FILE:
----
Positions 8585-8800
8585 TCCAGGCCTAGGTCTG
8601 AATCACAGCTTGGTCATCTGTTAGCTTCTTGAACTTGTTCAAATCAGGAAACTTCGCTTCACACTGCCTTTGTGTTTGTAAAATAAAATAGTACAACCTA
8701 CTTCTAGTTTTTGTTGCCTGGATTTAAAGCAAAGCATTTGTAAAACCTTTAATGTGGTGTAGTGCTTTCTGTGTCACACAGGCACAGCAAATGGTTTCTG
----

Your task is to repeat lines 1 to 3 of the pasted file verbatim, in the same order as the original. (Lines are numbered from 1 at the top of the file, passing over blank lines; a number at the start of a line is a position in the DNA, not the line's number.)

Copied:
Positions 8585-8800
8585 TCCAGGCCTAGGTCTG
8601 AATCACAGCTTGGTCATCTGTTAGCTTCTTGAACTTGTTCAAATCAGGAAACTTCGCTTCACACTGCCTTTGTGTTTGTAAAATAAAATAGTACAACCTA